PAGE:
It's not just state governments and religious groups that are being asked to amend their rules and laws to allow for same-sex marriage rights. The Suquamish tribe in Seattle, Wash., was petitioned to begin granting marriage licenses to same-sex couples.
Heather Purser, a woman from the Suquamish tribe, was raised off the reservation, but lives in Seattle now. And she recently came out as a lesbian to her tribal community at Western Washington University.
“When I came out I felt even more isolated from the world, and decided if I could get my people to support me and allow gay marriage, maybe the hurt would go away,” Purser said.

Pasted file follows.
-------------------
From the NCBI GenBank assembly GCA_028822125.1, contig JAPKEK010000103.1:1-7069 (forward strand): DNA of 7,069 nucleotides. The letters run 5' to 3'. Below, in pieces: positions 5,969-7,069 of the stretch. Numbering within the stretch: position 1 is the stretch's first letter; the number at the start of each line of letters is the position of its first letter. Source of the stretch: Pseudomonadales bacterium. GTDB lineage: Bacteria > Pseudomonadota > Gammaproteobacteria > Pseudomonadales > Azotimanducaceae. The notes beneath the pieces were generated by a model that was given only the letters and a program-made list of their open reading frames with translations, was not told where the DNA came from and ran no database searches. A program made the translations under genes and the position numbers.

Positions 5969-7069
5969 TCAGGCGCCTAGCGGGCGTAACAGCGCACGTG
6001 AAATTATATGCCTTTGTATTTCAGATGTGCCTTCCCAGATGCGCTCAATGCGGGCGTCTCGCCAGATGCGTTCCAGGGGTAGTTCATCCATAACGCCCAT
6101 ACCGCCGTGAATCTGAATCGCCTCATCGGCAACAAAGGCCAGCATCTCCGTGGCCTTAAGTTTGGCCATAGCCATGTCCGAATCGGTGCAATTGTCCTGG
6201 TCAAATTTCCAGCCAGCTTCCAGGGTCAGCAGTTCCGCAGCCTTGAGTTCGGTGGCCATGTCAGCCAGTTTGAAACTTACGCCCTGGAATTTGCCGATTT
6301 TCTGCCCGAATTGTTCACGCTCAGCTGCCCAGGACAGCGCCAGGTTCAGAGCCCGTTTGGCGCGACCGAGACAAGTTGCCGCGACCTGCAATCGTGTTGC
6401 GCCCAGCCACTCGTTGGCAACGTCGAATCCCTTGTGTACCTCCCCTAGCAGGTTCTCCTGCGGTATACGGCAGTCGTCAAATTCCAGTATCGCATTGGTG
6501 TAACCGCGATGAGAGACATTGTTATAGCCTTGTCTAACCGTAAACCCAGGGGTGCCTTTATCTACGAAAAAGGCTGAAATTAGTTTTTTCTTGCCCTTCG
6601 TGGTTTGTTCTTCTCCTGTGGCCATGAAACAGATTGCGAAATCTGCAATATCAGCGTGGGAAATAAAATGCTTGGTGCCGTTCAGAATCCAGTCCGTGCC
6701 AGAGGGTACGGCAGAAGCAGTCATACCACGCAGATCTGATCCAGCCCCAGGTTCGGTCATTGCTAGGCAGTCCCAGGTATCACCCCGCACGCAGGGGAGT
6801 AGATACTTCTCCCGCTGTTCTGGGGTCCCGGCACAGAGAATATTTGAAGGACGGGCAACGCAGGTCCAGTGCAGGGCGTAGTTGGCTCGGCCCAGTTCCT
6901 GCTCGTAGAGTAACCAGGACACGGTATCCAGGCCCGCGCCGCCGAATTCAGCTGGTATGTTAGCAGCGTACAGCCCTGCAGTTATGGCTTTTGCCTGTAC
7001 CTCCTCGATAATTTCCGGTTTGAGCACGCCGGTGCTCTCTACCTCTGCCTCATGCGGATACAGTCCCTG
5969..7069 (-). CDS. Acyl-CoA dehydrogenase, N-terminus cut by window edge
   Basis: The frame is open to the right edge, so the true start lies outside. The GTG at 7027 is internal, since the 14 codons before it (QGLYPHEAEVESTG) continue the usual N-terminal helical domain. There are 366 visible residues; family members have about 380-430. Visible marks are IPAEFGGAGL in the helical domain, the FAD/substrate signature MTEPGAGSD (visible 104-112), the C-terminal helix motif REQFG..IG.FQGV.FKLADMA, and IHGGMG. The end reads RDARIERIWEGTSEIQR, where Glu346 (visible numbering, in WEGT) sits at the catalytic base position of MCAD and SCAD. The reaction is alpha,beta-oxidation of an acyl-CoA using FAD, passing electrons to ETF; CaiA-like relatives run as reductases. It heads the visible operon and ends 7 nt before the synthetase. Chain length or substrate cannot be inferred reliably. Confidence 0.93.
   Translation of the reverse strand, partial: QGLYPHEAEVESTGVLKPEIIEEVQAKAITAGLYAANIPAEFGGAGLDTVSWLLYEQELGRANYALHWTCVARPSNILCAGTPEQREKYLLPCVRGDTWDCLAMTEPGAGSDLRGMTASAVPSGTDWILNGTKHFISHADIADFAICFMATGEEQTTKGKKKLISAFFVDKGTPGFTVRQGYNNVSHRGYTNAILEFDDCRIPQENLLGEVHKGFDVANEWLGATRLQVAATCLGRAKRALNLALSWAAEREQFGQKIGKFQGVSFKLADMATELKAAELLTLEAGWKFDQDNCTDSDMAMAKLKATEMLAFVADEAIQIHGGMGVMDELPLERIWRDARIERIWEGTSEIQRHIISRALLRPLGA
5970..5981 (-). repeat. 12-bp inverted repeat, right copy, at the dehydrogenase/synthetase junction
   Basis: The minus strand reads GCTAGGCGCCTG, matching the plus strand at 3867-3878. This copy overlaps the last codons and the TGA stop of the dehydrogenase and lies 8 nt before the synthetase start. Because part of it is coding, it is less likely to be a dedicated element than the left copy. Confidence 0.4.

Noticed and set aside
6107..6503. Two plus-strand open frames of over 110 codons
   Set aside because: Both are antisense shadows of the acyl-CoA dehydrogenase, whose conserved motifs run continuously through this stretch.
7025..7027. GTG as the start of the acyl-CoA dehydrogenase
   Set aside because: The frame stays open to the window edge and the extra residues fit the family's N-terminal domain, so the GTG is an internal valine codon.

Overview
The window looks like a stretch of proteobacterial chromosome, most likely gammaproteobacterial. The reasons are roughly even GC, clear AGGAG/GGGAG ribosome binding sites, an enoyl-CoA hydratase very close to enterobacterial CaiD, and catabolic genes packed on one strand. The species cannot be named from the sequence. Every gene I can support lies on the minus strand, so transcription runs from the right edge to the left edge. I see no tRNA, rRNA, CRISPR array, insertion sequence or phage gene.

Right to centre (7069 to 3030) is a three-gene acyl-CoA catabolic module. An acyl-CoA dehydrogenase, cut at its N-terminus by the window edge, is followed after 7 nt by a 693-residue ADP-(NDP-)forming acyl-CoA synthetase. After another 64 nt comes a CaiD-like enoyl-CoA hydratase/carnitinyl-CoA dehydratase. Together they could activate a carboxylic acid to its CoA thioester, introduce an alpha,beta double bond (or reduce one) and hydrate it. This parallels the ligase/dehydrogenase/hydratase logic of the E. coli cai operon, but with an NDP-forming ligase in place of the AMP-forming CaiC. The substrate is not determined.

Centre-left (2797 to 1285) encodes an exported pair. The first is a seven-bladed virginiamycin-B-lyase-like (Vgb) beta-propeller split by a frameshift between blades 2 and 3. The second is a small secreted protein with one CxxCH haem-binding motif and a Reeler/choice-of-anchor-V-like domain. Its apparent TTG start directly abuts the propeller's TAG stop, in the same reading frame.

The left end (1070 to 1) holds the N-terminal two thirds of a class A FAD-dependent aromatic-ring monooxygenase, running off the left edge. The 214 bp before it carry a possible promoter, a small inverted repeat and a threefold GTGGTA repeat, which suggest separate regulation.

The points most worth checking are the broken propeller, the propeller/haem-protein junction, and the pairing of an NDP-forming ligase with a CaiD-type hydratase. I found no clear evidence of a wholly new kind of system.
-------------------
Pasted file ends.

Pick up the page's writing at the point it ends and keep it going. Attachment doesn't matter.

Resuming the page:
So she asked them. Repeatedly. They assigned her a tribal attorney who asked her to get evidence of acceptance within the community. But she let the issue drop before the case was over. Then she met “someone incredible.” Purser's family encouraged her to pursue the new law again, and she won! Tribe members voted unanimously to allow the Suquamish tribal court to issue marriage licenses to unmarried couples regardless of their gender.